I just say, why worry about the grind altogether? If you don't like the way players use it, then maybe figure out a way to use it differently? If the only way to get power is to beat the bosses, why bother with anything else? I'd look up a guide, figure out how to cheese the boss or win easily with what I've got at my disposal... And move right along.

The problem with only awarding stats every so often (like beating a boss) is that monsters aren't going to be able to pose too much of a threat to players. You're going to hinder your own creativity with skills, monsters, items, weapons, and armors. Can't have a sword that's too strong, or you'll blow through the standard enemies. Can't have a sword that's too weak, or combat will take forever against every opponent.

Personally, I think a progression system is a good idea and your monsters should reflect that "progression" a little. All the monsters in this area are between these stats and these stats and do these skills and these things. Crippling player input on how much power they have is just going to make a stagnant game where the stats are meaningless because you won't feel any stronger than you were at the start, since monsters will still be dying in 5 hits, just like they were at the beginning of the game.

Anyway, I have to get back to work. That's my two cents. I hope it helps.
 

Milennin

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My last game also removed exp points entirely, and instead granted an automatic party level-up upon victory. Then again, it was built with a limited number of encounters in mind, so it worked for my type of game. In a traditional RPG, I guess regular experience points work better.
 

BadMinotaur

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Playing the Devil's advocate here --

If your party can only gain levels through one-time encounters that you know they will face, and (roughly) in what order, then I think it can work. It'll rely on you paying more attention to balancing, but it's not impossible or even too difficult.

This is because if you know what they'll be fighting and when they'll be fighting it, you can base your encounters' stats on what you know the party's stats will be. In this model, encounters are closer to puzzles to solve rather than enemies to grind mindlessly. You'll always know how much damage the party will do to the enemy, you'll always know how much damage they'll take, so you can tailor each encounter to best suit them and their abilities at any given time. Or you can use your encounters to test their knowledge or execution of certain abilities, because you'll know what they have and how effective it is.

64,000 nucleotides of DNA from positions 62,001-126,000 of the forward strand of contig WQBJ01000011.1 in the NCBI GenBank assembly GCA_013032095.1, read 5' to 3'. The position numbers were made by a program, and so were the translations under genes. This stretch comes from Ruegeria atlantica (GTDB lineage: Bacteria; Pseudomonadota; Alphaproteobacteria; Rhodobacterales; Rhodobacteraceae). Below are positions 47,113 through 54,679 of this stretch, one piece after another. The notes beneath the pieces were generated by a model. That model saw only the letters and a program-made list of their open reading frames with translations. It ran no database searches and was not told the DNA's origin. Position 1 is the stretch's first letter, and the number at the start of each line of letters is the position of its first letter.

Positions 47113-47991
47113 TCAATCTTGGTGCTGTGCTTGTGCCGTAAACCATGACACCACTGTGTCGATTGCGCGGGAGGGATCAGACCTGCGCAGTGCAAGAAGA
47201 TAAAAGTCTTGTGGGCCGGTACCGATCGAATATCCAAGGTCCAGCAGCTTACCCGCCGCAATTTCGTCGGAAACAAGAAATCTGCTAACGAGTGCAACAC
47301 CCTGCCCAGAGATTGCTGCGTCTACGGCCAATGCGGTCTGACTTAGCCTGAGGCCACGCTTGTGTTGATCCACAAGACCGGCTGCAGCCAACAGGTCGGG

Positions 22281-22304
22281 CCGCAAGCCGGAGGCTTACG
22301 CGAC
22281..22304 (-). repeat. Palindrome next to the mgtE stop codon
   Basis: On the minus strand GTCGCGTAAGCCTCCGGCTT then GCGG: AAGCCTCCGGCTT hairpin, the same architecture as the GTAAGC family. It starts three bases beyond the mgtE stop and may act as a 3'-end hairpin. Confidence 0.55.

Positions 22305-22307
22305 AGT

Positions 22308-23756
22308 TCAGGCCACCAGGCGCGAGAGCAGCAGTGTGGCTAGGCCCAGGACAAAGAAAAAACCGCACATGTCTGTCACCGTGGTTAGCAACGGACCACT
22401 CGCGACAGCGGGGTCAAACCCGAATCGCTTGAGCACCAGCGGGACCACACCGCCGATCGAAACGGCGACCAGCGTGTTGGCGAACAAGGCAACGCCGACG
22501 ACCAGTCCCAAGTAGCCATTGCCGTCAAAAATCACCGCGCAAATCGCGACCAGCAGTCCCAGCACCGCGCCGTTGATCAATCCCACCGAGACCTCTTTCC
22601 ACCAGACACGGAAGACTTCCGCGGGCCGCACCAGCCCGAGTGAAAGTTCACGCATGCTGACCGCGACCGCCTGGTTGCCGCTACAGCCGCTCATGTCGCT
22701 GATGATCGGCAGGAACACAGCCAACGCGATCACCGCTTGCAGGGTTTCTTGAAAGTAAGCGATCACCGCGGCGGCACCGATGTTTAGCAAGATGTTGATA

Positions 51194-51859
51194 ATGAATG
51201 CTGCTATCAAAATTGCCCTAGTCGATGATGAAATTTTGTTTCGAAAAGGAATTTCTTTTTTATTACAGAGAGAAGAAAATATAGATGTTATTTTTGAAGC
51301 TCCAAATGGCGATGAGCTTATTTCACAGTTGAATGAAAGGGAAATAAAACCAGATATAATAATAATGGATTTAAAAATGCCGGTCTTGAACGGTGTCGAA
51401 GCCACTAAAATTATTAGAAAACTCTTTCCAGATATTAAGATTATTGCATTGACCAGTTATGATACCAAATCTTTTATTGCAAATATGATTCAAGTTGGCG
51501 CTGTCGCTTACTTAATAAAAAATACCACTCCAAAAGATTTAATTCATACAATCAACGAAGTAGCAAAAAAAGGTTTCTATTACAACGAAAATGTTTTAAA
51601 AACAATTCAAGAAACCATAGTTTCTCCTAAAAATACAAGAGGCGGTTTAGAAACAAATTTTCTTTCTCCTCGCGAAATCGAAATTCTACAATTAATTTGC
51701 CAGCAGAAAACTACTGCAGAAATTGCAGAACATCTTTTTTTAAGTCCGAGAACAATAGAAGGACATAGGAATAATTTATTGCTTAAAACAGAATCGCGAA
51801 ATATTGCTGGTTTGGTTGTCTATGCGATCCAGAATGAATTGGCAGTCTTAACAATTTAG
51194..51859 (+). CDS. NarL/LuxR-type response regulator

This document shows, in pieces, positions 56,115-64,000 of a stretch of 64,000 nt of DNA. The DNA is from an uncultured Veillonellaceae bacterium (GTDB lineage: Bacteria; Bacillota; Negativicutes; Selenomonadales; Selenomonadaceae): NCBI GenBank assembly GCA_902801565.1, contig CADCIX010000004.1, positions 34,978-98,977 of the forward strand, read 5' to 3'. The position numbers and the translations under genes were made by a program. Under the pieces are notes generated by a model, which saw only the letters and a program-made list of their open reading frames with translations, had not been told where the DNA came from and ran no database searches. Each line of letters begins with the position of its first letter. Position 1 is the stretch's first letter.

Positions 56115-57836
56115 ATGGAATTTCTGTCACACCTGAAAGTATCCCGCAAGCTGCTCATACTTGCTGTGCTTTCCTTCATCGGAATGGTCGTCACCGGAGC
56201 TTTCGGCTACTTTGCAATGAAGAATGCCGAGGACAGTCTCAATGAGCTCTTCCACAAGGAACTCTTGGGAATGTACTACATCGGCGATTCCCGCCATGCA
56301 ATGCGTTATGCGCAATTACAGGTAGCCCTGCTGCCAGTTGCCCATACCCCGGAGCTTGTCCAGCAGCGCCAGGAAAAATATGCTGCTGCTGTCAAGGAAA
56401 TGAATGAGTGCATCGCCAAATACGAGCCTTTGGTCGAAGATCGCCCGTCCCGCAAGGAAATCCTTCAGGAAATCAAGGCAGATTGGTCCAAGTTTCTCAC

So it has its merits and isn't a bad idea. Your focus is just different than a normal RPG.
 

Rutlawski

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Thanks for all your replies.
They're incredibly insightfull on many point of views and help me in prioritizing what I want to achieve in my game :)
This feedback is most welcome.
 

Randy

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It's difficult to say either way, not seeing your game and how the progression works. I agree that there should be some alternative way to improve stats because you never want the player to hit a battle that's too hard with no options to improve their chances. Designers might want to blame the player for not playing "correctly" or "efficiently", but in the end all players are different. If some players simply cannot adjust to the way that you want battles to go, then the game designer is at fault. The game should be inclusive enough that many different types of players will still find enjoyment through the various obstacles.

https://en.wikipedia.org/wiki/Bartle_taxonomy_of_player_types
I'm speaking primarily of Bartle's taxonomy of player types. Ideally, you would have the possibility to complete a mission in 2-6 different ways. This might be too much of a task for a single designer or even a small team. So a better way to address desires from many different player types is to have areas of the game that are very appealing to a certain type of player. Have optional loot caves, battle arenas, casual item farming, interesting side stories, etc.

Having no exp is neither inherently good nor bad. It just means that you have to give other options for people that mostly want to explore, or read the lore, or collect the most gold/items. There is no longer an economy of experience, but does that mean the economy of gold, loot, or stats changes? What options do players have if one part of the game becomes too difficult and it is not a part of the game that the player is even interested in? A lot of people will give up at the first sign of major difficulty. Others crave difficulty and won't even play a game if it's too easy. Classically RPGs deal with that dissonance with experience and scaling enemies, but that doesn't mean it's the only solution.

One option is to have a gym area, where there are mashing mini-games to slowly improve stats. You could also have potions that increase stat points that are optionally hidden or can be purchased for a lot of money. You could have a battle arena with varying difficulties where players can gain additional stats or rare items. Just make sure that there are options for the player to improve their chances against any battle. Otherwise you're essentially soft-locking the game and forcing the player to quit.
 
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DrinkableTrees

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I feel that a large portion of the appeal of an RPG is the idea of progression. EXP systems are engraved into our minds regarding RPG systems that the absence of it might mislead the type of game you're trying to get across. Rewarding the player at milestone points as opposed to EXP Progression (be mindful that a large portion of the gaming community likes to grind/manipulate their power progression) might just come off as a Visual Novel-esque story narrative with combat elements.

If you don't reward people for dwelling in areas to explore/observe they may take much of your work for granted and if I was playing such a game, i'd likely run right through hostile zones fleeing from each battle with no care for what the enemy is that I'm fighting (even if it was tasteful to the environmental storytelling). I'd just rush through onto the next aspect of the story.